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Pritzker News

M AT C H DAY 2 0 1 6

Envisioning their future BY GRETCHEN RUBIN

U PHOTO BY NANCY WONG

Megan Silas, MS4, and Blake Williams, MS4, are among 21 members of Pritzker’s Class of 2016 who will be staying at the University of Chicago Medicine for all or part of their training. After completing their intern year, both will return to campus as ophthalmology residents.

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nlike the rest of their fourth-year classmates, Blake Williams and Megan Silas knew where they would be training for their specialty well before Match Day. And they were thrilled with the news. When the Ophthalmology Residency Matching Program released its results in mid-January, Williams and Silas each received a congratulatory call from Kathryn Colby, MD, PhD, Louis Block Professor and chair of the newly reestablished Department of Ophthalmology and Visual Science at the University of Chicago.

“Blake and Megan are both highly qualified and have shown a dedication to ophthalmology,” said Colby, who joined UChicago in 2015. “And coming from the Pritzker School of Medicine, they were top candidates.” Williams grew up in a family of ophthalmologists (both parents and his grandfather). But it wasn’t until his third year, when he spent two weeks of his surgery rotation in ophthalmology, that he was sure he wanted to pursue the field. “I especially love the surgeries and procedures,” Williams said. “For example, cataract surgery is quick and curative and makes a dramatic improvement in a patient’s quality of life.”

THE UNIVERSITY OF CHICAGO MEDICINE AND BIOLOGICAL SCIENCES DIVISION

Silas wasn’t considering going into the specialty until she “stumbled upon” the opportunity to do a two-week rotation in ophthalmology during her third year. “I already liked surgery, medicine and pediatrics,” she said, “but I thought ophthalmology sounded cool and we hadn’t learned much about the eye in medical school.” The rotation was an eye opener. Silas found herself drawn to the long-term doctor-patient relationships, the fast and tangible changes an eye doctor can make in a patient’s well-being and the technical aspects of the exams and the procedures. She signed on for an additional rotation. Both medical students conducted ophthalmologic research during their third and fourth years. Silas worked on a project examining pre-operative antisepsis that was recently published in the Journal of Cataract and Refractive Surgery. Williams’ study of intraocular pressure in patients receiving intravitreal injections was presented at the Association for Research in Vision and Ophthalmology (ARVO) 2015 annual meeting. The classmates each interviewed for other residency programs, but often talked of hoping to stay at the University of Chicago Medicine. Both were impressed by the ophthalmology residents and faculty. Meeting Colby and hearing her vision for rebuilding the department sealed the deal for Williams. “Dr. Colby is recruiting new faculty and expanding clinic and operating room volumes,” Williams said. “And she is focused on training residents and fellows in a collaborative, happy environment.” Silas is just as excited about starting her training in the new department. “I feel like I will grow by staying at the University of Chicago,” she said. “And it feels like home to me.” Before starting the three-year ophthalmology residency program, Silas will spend her intern year at MacNeal Hospital in west suburban Berwyn, Illinois, and Williams matched at Presence Resurrection Medical Center in Chicago. So there was a little suspense for them on Match Day after all.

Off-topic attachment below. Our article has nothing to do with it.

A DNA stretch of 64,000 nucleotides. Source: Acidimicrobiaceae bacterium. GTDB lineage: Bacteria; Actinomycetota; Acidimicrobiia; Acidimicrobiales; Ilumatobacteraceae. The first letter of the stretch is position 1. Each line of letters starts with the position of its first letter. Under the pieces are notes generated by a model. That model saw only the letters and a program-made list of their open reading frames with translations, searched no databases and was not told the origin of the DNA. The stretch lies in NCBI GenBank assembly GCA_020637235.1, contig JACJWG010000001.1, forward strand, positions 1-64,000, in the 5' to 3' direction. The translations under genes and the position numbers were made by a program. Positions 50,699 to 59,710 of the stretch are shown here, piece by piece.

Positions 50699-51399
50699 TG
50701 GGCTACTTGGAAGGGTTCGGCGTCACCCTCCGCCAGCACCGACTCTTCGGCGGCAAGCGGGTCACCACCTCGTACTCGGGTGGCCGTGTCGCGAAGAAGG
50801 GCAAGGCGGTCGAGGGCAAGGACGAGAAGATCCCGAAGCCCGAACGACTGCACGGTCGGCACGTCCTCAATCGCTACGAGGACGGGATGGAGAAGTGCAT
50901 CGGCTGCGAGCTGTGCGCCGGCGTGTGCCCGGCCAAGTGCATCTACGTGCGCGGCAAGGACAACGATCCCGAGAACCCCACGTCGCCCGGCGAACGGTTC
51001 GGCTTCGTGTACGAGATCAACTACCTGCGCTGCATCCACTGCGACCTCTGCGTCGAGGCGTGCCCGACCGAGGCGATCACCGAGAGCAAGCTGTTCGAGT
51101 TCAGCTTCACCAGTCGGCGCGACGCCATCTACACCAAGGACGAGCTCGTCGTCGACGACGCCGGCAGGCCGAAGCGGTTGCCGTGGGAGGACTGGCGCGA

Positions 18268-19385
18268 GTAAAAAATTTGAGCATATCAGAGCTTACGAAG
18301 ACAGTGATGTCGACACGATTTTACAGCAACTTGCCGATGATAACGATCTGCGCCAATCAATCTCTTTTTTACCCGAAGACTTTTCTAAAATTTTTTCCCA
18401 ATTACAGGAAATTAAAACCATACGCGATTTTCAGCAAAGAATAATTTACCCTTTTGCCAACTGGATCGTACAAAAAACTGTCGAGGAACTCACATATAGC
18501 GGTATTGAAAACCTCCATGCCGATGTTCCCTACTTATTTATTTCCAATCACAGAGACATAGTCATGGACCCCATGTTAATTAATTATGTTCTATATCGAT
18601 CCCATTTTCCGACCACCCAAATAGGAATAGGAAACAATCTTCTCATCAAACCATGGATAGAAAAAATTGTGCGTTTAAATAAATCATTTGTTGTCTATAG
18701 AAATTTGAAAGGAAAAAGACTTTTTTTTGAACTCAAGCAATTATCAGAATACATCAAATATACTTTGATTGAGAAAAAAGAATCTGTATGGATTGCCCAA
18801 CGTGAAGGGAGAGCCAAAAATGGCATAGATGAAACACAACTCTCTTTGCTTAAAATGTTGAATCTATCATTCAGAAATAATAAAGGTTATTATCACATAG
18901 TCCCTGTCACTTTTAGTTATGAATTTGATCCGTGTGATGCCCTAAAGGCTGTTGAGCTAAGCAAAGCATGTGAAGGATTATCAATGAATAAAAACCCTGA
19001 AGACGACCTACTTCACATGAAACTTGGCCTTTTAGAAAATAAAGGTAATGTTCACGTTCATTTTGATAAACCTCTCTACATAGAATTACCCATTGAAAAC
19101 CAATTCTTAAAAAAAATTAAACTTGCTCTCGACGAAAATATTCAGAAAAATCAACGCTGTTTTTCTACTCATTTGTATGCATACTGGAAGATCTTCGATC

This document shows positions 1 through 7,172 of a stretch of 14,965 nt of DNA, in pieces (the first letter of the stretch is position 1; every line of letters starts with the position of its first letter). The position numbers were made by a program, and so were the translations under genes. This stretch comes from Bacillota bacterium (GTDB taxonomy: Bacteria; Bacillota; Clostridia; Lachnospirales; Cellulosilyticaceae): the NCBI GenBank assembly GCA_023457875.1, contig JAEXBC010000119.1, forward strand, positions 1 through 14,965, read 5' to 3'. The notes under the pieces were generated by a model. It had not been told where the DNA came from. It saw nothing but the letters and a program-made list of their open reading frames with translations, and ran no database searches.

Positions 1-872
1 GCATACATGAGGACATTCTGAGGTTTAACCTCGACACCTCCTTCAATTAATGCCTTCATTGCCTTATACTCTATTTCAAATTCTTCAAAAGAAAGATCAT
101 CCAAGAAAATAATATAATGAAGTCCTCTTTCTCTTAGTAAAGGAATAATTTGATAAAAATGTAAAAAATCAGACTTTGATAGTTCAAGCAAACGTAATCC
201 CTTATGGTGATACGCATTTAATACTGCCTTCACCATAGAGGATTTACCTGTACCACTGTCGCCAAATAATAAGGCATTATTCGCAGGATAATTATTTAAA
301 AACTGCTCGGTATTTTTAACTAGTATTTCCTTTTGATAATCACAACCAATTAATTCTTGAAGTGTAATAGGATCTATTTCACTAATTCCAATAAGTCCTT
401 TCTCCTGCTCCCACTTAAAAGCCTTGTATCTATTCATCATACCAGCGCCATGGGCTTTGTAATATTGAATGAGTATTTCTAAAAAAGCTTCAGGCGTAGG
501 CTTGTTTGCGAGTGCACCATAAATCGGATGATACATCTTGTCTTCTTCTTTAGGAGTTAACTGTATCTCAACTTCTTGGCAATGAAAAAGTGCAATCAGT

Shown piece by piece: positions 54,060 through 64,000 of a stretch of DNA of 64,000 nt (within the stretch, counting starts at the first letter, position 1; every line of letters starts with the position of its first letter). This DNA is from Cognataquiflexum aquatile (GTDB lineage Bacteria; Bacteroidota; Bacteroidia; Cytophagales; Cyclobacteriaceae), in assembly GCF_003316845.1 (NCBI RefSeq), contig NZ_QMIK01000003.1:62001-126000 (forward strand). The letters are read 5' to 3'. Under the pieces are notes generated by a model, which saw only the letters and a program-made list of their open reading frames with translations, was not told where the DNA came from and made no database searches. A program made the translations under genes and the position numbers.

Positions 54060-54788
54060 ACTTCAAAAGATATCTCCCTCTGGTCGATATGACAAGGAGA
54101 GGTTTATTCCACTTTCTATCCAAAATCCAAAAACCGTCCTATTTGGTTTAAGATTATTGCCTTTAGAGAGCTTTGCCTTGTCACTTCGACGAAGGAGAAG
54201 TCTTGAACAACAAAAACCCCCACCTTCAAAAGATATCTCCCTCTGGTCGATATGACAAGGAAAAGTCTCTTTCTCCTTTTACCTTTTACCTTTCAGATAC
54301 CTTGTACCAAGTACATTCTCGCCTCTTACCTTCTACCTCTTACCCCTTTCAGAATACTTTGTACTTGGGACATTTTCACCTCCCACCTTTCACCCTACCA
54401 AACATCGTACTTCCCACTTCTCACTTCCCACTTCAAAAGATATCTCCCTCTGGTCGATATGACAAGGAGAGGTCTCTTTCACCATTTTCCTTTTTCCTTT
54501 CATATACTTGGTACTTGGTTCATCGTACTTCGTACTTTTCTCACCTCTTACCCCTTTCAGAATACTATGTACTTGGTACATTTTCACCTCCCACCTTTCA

Profile for University of Chicago Medicine

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